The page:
While the virtues and pleasures of eating in company have long been trumpeted this, unnecessarily, gives alternatives a bad name. Eating alone, like those other moral suspects, snacking and convenience food, is a multi-faceted and ambivalent activity. It reveals much about idealised food patterns and social relations, and helps us to see that a meal is only ever partially shared. Rapid solo meals may ‘squeeze time’, helping commensal relationships to flourish despite widespread difficulties in interpersonal coordination. Finally, although more normally an activity done in the background and given little thought, when compared to the shared meal, lone eating may also afford particular satisfactions that are less available in the presence of others.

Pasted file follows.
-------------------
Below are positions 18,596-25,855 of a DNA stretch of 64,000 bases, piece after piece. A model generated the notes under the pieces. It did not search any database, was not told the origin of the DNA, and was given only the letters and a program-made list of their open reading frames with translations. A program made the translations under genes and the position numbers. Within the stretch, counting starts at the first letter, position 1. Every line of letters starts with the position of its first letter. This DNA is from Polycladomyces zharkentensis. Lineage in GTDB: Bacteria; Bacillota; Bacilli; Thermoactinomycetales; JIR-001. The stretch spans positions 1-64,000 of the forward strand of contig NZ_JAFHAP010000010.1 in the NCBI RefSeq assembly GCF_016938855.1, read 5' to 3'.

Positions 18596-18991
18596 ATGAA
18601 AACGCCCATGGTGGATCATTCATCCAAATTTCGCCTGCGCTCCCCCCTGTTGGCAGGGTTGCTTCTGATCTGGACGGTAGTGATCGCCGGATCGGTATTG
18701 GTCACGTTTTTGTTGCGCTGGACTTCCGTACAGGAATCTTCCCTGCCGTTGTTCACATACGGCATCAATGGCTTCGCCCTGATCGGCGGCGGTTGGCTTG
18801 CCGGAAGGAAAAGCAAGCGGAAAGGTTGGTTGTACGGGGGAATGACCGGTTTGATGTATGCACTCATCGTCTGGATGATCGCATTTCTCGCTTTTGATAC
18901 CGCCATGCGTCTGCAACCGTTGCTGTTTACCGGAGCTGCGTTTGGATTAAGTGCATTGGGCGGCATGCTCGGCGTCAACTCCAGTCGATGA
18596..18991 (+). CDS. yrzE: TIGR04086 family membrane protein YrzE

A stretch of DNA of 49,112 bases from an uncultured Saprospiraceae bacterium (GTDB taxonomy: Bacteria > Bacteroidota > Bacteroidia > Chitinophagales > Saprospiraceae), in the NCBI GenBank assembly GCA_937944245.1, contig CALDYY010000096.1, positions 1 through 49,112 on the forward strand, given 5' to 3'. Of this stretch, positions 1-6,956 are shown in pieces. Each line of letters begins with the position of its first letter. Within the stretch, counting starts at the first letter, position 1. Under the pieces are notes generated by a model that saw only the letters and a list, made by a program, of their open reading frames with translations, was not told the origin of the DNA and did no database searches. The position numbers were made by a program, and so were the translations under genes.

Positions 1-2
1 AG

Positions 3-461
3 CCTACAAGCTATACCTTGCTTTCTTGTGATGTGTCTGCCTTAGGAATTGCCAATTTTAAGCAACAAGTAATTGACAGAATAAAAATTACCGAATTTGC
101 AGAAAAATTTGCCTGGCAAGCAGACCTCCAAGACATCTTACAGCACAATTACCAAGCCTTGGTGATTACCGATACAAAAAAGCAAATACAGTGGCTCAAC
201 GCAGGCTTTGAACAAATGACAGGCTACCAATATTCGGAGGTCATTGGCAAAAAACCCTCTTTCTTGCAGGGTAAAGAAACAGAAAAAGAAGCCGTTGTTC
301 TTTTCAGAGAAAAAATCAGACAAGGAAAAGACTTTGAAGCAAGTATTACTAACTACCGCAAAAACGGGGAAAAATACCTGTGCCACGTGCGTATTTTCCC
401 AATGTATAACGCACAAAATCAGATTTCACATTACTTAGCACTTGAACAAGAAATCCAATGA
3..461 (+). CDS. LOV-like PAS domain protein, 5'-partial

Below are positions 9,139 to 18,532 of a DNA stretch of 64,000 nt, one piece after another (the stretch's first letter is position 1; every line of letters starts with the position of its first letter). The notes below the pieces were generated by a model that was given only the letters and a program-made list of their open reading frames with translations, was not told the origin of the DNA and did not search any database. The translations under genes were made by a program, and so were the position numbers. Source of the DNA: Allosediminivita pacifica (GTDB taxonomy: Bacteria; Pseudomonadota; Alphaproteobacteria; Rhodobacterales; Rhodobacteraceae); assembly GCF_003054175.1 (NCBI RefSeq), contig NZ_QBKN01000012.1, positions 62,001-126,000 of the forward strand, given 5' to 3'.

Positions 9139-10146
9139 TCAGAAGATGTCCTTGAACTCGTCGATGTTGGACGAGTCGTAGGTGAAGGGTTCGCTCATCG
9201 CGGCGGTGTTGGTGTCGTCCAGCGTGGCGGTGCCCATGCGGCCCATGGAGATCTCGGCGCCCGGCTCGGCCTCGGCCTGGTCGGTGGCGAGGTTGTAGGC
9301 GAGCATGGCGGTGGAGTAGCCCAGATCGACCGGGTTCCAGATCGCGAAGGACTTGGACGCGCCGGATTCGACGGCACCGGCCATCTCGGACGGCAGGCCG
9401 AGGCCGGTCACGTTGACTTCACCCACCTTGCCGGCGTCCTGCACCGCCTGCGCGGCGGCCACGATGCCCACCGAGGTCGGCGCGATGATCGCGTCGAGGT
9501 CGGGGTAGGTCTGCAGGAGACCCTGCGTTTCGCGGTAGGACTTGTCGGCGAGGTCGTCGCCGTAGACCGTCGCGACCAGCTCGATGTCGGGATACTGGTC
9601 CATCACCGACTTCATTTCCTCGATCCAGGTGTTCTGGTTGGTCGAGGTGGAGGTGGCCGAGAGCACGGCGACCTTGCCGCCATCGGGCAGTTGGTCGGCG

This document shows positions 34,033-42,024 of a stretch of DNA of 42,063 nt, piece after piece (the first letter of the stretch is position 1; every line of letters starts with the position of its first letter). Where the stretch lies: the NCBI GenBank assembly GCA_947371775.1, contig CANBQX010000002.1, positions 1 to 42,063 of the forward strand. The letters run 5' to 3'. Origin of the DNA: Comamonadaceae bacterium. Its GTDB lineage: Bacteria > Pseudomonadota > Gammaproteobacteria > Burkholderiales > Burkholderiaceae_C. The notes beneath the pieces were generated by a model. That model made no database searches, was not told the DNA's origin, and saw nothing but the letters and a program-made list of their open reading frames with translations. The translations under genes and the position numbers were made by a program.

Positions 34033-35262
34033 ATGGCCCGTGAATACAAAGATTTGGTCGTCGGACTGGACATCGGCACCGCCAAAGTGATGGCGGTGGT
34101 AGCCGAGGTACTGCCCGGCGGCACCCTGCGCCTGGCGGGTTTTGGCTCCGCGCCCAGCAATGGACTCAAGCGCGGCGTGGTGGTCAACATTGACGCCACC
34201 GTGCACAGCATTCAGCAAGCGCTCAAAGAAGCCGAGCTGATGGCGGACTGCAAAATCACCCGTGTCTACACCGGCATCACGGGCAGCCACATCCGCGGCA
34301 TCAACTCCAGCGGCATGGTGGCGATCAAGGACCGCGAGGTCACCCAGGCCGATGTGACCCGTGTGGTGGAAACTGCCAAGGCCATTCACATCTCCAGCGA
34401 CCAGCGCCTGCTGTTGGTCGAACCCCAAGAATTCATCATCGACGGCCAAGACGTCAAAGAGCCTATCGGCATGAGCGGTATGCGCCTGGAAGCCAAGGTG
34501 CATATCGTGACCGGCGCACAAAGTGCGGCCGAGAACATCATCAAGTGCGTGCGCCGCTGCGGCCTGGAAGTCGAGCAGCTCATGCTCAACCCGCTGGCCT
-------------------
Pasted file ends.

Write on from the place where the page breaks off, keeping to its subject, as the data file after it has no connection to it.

Further reading:
Holm, L. 2001. ‘Family meals’ in U. Kjaernes (ed.) Eating patterns: A day in the lives of Nordic peoples, SIFO Report 7-2001.
Yates, L. and Warde, A. (forthcoming) ‘Eating together and eating alone: meal arrangements in British households’, British Journal of Sociology


Luke Yates is Hallsworth Research Fellow in Sociology and the Sustainable Consumption Institute (SCI) at the University of Manchester. His research interests are in social movements and in everyday practices, particularly eating patterns and living arrangements. He has recent articles in the British Journal of Sociology, Social Movements Studies and Appetite. The work described in this article comes from two projects which look at eating habits, households and employment, using quantitative and qualitative data generated at the SCI, working with Alan Warde, Jennifer Whillans and Dale Southerton.

Photo Credit: Jim Penucci